Though risen from the ashes of Melbourne indie pop icons The Sugargliders, The Steinbecks have usually tended towards more of a full-band power-pop slant than Josh and Joel Meadows’ more delicate, Sarah Records-signed earlier band. But their new single harkens beautifully back to those old Sugargliders days, from the influence of Aztec Camera (think ‘We Could Send Letters’) in the guitar and vocals to the conspiratorial closeness of it all. The lyrics are plenty resonant too: “Break my little heart, dear, when you tell me true/That I am just a dust mote drifting in the blue.” Named for a landmark in South Australia’s Flinders Ranges, where ancient cave paintings depict vibrant signs of life, ‘At Arkaroo Rock’ “draws inspiration from the place and the aeons of history it holds. The song links the layers of a landscape’s history with the layers of a relationship,” according to the presser. The Steinbecks have used that approach before, the presser adds, in the songs ‘Geology’ (1994), ‘The Lighthouse Act’ (1998) and ‘Bye Bye Baby’ (2007). ‘At Arkaroo Rock’ was recorded in the Meadows’ current base of Castlemaine in central Victoria. The single version is a four-minute radio edit, whereas a longer version will appear on Kick to Kick with the Steinbecks, due out later this year through Popboomerang Records – the same label who released last year’s Sugargliders retrospective in Australia. The album is being mixed later this month with Gary Aspinall, formerly of Aussie pop bands The Odolites, The Somerfields and The Killjoys. The album was mostly recorded in Castlemaine, with some parts recorded in fellow regional centre Kyneton. ‘At Arkaroo Rock’ is out now in a 500 run of hand-numbered 7” vinyl (and/or digital) from the band’s US label, Matinée. It’s backed by two exclusive tracks: the label calls ‘All Desires Known’ arguably the Meadows’ “most fragile, stripped-back recorded moment” since The Sugargliders’ 1994 swan song ‘Yr Jacket’, while the more energetic ‘Cabin Fever’ has been likened to The Monochrome Set. --Mess and Noise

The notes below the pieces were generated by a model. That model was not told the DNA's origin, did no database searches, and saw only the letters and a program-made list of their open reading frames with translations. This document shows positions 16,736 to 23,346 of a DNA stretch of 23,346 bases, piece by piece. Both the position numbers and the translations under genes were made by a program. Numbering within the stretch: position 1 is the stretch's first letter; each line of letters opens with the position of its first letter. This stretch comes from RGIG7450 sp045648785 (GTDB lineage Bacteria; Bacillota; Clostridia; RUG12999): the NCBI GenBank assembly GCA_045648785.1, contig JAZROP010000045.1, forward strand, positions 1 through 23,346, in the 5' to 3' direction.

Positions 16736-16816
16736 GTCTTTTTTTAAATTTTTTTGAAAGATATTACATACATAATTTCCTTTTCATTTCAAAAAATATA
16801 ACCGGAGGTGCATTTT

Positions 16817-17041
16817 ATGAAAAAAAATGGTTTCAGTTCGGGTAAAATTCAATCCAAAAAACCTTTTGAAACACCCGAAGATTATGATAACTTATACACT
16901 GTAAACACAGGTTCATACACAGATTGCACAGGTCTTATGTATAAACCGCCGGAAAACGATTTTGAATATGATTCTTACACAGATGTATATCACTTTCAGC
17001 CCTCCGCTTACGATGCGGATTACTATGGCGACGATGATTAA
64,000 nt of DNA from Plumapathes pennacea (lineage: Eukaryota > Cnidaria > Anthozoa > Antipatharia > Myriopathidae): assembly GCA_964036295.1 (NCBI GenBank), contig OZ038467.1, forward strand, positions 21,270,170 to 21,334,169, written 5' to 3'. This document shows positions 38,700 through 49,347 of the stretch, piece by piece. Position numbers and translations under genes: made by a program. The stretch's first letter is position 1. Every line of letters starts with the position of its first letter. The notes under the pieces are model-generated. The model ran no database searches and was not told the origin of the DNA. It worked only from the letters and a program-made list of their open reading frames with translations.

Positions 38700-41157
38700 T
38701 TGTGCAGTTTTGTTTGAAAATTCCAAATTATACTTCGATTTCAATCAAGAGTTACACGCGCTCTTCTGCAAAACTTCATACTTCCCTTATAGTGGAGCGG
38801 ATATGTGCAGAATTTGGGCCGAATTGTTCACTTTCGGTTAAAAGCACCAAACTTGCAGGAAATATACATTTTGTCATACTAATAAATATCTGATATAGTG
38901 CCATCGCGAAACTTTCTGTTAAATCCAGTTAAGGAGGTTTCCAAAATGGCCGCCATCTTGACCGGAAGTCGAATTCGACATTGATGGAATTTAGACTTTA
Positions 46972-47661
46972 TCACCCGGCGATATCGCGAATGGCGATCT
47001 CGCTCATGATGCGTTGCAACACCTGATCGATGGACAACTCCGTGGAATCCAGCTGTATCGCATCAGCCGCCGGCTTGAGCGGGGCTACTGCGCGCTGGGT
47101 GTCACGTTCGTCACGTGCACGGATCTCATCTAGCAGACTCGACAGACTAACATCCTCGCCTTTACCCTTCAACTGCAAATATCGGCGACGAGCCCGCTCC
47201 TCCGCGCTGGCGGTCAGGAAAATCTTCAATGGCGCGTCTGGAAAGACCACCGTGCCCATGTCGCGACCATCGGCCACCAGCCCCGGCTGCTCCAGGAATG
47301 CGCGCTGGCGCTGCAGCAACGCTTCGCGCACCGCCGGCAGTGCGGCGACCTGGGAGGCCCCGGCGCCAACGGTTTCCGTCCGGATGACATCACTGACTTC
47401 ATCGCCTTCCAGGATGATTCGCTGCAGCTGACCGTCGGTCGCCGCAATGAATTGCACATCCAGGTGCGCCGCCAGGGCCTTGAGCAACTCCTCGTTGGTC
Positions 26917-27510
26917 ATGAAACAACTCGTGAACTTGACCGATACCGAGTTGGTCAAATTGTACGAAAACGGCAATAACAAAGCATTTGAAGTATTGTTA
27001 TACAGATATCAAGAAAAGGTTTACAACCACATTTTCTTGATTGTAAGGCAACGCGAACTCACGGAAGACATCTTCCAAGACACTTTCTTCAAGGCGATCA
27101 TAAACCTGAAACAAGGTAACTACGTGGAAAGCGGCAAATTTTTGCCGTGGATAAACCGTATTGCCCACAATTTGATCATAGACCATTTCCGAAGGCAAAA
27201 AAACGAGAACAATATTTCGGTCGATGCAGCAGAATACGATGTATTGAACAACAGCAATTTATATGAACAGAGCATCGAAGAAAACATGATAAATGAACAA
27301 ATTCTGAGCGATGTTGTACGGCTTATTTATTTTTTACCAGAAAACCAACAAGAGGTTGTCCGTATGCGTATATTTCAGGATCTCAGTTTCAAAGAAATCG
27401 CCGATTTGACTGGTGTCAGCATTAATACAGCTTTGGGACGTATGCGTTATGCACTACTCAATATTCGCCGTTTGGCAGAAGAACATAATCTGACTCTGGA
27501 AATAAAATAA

When the Sugargliders' "A Nest With A View" primer came out last year, we got so excited that we listened to it over and over again, forgot about everything else in our lives, stayed up through the early hours writing a somewhat over-earnest review and then fell asleep on the sofa. You'll be relieved to hear we have no intention of doing the same this time: our only goal (a Longmire goal, natch) is to try and convey how overjoyed we are that this new single from the brothers Meadows exists, and to meekly apologise for how the mighteous Steinbecks featured only as a footnote in that previous review, with us sleepily mumbling that we hoped they would one day get their due before we clicked on "publish" and turned in for the night (although for those of us a certain age you must forgive us fleeting imaginings, on listening to this 3-track 7", of how it might have looked as a Sugargliders EP for Sarah, perhaps with a label showing Baltic Wharf, or the bus from Temple Meads...) But back to the present, and "Arkaroo Rock" taps at the window, smiles, flutters in and nestles happily in the pulsing folds of your heart, just as you'd expect from artists whose music has been delighting us for a quarter of a century. Moth-delicate, with gently cascading vocal lines and a glistening spun web of guitars, it's a song about how we all stand so small when we set ourselves against the long passage of time, and it operates at a dizzying level of exquisiteness, somewhere on the plane of the Butterflies of Love, or the Steinbecks' Australian cousins the Lucksmiths at their brittlest. Indeed, to the extent that we suspect that the single's slaloming gorgeousness is not going to be properly recognised by an ungrateful world, it reminds us of the latter's underpraised and equally pretty "Get-to-bed Birds" 7" swansong on the same label. The optimist in us insists, though, that these records' brilliance *will* one day be unearthed and treasured by future generations, just like the cave paintings at Arkaroo. Ahem. Middle track "All Desires Known" picks up where "Yr Jacket" left off (the Steinbecks, like the Sugargliders, somehow sound more brutal when they strip slow songs down to bare bones) before the excellent "Cabin Fever", the feistiest song of the three, injects harsher guitar tones and some increasingly anguished falsetto. Our review of the Steinbecks' "Recorded Music Salon" set, a frightening number of years ago now (you can p'raps get a sense of just how long ago by the fact that we took the opportunity to slag off our then-bête noires the Verve, Starsailor and the rightly long-forgotten Alfie) opined that it proved: "not only is there life after the Sugargliders, but that life is rich, rosy and - despite occasional flaws - full of possibilities." We'd hazard that, for once, we were right. "At Arkaroo Rock" emerges unblinking and proud from that wonderful, foggy swirl of possibilities, making us feel like the richest people in town. In this ghastly summer of royalist sycophancy, this torrid spell of unflinching and unnuanced heat, this is a single that comes as fresh and thrilling as rain. And so we fall in love with them, all over again. --In Love With These Times, In Spite Of These Times